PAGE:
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Audience Member About Time I Saw One of These Sometimes, my search through film is kind of like a scavenger hunt. I only need to see one of a specific type of film, if it's iconic but bad. I've seen Mickey Rooney and Judy Garland Put On a Show in the Barn, and I don't need to see that a second time. If ever that's the plot to a movie I get, I know I'm done and don't need to watch it. Similarly, I knew I needed to watch at least one movie featuring the Hardy family. These films were part of what made Mickey Rooney the biggest box office draw of the time; even if each of these movies did so-so business, there were three of them in 1938 alone, and he was also in [i]Boys' Town[/i] the same year. He played the role nineteen times in twenty-one years. I mean, that's a lot of these movies, and you can't really study film without having seen at least one of them. However, all you have to see is one so far as I'm concerned. The Hardy family is going along in what I assume to be their normal fashion. Judge Hardy (Lewis Stone) is presiding over court cases in a magisterial fashion. Mrs. Hardy (Fay Holden) is spring cleaning and is fairly upset that no one seems interested in helping her. Andy (Mickey Rooney) has just gotten a letter in basketball, and he's being fairly obnoxious about it, thinking it makes him a Big Man. (Despite only being 5'2"; in some ways, his basketball prowess is even more impressive!) Marian (Cecilia Parker) is slightly at odds with her perpetual boyfriend Dennis Hunt (Don Castle). Out of the blue, the judge gets a letter from an old flame, Dora Northcote (Nana Bryant). She's having trouble with water rights on her ranch, and she invites the Hardy clan out to join her in the apparent hopes that the judge can solve all her problems. Why she can't find a lawyer a little closer to him, I cannot say. Anyway, Andy tries to be tough and experienced, and Marian falls for ranch foreman Ray Holt (Gordon Jones), and so forth. I see no good reason for Dora Northcote to be the judge's old flame. I suppose it was the best explanation they could come up with as to why the Hardy family goes out west to help her with her problems. However, I find it much more reasonable had the family just been taking an ordinary vacation or some such and gotten entangled with the situation because they're basically decent people who want to do what's right. The whole thing about the judge and Dora and the Indian blanket and so forth was, I think, intended to be charming and heartwarming, but to me, it was just tedious. Of course, I'm not of the same generation as "Jake" Holt (Virginia Weidler), even, much less the elder Hardys, but I'm reasonably sure that my grandmothers (closer in age to Mickey Rooney and the others) would have found the thing corny. Of course, all of my grandparents died before I ever got a chance to discuss Andy Hardy movies with them, and even if they hadn't, it isn't high on my list of priorities. I will say that I found Andy's sudden (according to the other characters) egocentrism to be completely believable. Oh, in my high school, you didn't have to do anything special to get a letter in basketball. You just had to be on the team. So that's apparently different from how it works in Andy's school. Andy made some impressive move or another that won the game for the team, and he's justifiably proud of it. However, it doesn't take a teenaged boy long to go from "justifiably proud" to "insufferably conceited." (Or a teenaged girl, come to that.) The more people congratulate him on whatever-it-was, the more he thinks that it's the most important thing anyone has ever done. And before you know it, he's impossible to be around. I've seen it happen; I'm sure everyone has. Usually, something happens to bring the person back to Earth, but I've known people basically coasting on high school glory their whole lives, and Andy's lucky to be brought down to Earth by the end of the picture. Oh, I'm sure something happened in 1939's [i]The Hardys Ride High[/i] to make Andy insufferable again. Doubtless there was also some quarrel between Marian and Dennis, which was also resolved by the end of the picture. This is why I don't feel much need to see any of the others. The reason these films were so popular was that they were comfortable and familiar. The series pretty much ended with the end of World War II, after the old, familiar things didn't feel the same anymore. There was, much later, a film wherein Andy went back home, and I'm guessing he found out that it was the same again after all those years. Whether Andy himself was is a bigger question, probably. I might seek out the movie just to see if I'm right about the mood of the whole thing. However, Mickey Rooney's career pretty much crashed in the same way as the series, because the world changed, and there's only so much Mickey Rooney and Andy Hardy could change with it, so far as the public was concerned. Rated 2.5 out of 5 stars 02/12/23 Full Review Audience Member Andy nearly loses Polly. Rated 3.5 out of 5 stars 01/19/23 Full Review Audience Member The Hardy family visits a ranch in this installment of the popular film series. Andy (Mickey Rooney)'s ego is out of control after he wins a basketball letter, making him think he can do anything. Naturally, Dad (Lewis Stone) gives him plenty of rope, allowing him to do anything he wants for a week. Andy's sister Marion (Cecilia Parker) falls in love again, this time with a handsome farmhand (Gordon Jones). Formulaic, but the life lessons have more gravity than you might expect. Rated 3 out of 5 stars 02/19/23 Full Review Read all reviews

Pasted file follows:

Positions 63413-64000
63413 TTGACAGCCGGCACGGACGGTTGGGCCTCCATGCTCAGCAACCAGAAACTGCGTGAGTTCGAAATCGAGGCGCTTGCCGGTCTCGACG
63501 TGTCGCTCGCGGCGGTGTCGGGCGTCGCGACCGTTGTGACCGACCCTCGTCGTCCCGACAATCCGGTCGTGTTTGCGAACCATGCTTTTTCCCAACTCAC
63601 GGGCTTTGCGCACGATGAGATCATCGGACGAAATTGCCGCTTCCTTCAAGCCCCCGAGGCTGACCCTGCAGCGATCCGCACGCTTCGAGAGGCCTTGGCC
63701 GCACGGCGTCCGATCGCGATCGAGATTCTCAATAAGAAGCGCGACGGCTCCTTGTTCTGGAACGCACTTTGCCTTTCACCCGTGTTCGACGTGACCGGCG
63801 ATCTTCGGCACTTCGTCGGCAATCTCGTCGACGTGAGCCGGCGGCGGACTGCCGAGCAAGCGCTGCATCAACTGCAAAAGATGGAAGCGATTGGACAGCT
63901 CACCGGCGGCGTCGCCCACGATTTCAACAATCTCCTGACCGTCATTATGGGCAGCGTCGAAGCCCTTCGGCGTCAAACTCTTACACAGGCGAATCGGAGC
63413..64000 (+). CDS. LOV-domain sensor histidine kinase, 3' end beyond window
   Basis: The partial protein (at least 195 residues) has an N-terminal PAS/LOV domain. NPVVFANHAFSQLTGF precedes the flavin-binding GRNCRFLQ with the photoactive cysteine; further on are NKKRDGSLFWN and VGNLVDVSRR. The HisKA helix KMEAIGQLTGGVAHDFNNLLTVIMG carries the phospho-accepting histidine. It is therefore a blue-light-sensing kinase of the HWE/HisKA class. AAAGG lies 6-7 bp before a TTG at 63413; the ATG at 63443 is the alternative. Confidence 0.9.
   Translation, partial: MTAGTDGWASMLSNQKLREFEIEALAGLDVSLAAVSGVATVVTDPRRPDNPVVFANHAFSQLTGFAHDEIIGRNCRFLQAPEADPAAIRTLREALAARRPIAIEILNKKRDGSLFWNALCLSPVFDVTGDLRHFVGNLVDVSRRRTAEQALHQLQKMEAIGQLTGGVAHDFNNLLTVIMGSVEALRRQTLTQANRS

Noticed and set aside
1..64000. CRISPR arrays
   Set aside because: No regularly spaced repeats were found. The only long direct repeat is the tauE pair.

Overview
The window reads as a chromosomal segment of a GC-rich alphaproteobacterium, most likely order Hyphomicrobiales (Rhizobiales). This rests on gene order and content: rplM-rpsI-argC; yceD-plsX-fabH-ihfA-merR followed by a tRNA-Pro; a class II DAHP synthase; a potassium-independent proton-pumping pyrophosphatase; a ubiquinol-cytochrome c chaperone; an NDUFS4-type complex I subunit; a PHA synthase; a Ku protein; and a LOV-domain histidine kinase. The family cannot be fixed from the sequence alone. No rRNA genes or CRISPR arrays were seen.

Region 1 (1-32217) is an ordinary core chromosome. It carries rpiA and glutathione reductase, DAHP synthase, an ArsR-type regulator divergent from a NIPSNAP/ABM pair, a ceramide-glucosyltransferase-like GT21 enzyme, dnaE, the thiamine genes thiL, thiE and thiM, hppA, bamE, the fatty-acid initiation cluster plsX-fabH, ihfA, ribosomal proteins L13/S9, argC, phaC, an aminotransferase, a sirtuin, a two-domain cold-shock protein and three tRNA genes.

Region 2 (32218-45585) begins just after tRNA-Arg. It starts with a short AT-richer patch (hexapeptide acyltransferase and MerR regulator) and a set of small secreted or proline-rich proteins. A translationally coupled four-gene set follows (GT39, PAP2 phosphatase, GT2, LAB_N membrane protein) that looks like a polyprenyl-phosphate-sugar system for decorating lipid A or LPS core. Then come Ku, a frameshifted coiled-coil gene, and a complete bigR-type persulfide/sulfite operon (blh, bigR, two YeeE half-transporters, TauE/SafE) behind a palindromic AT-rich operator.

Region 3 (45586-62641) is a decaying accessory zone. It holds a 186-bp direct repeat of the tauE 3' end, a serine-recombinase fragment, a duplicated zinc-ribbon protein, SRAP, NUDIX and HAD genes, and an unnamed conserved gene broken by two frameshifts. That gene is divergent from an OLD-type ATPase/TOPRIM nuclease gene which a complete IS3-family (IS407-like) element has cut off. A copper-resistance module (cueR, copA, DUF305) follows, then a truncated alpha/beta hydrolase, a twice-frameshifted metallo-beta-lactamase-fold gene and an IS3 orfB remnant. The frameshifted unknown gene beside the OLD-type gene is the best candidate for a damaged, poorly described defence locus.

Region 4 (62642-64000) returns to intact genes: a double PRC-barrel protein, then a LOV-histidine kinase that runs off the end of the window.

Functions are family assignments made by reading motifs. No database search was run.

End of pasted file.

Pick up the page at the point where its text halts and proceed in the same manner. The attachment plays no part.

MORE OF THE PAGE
Out West With the Hardys

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Movie Info

Synopsis When life starts getting rough for Judge Hardy (Lewis Stone) and his family in their small town, they decide to move out west to aid their friends who have been caught in a dispute over water rights. The Hardy's have a hard time settling in to the new town when son Andy (Mickey Rooney) causes an accident that injures a child's horse and daughter Marian (Cecilia Parker) falls for an older man. The Hardys must now make amends, save their friends' ranch and save their own fortune as well.
Director
George B. Seitz
Screenwriter
Agnes Christine Johnston, William Ludwig, Kay Van Riper
Distributor
Metro-Goldwyn-Mayer
Production Co
Metro-Goldwyn-Mayer
Genre
Comedy
Original Language
English
Release Date (Theaters)
Nov 25, 1938, Original
Release Date (Streaming)
Aug 1, 2012
Runtime
1h 24m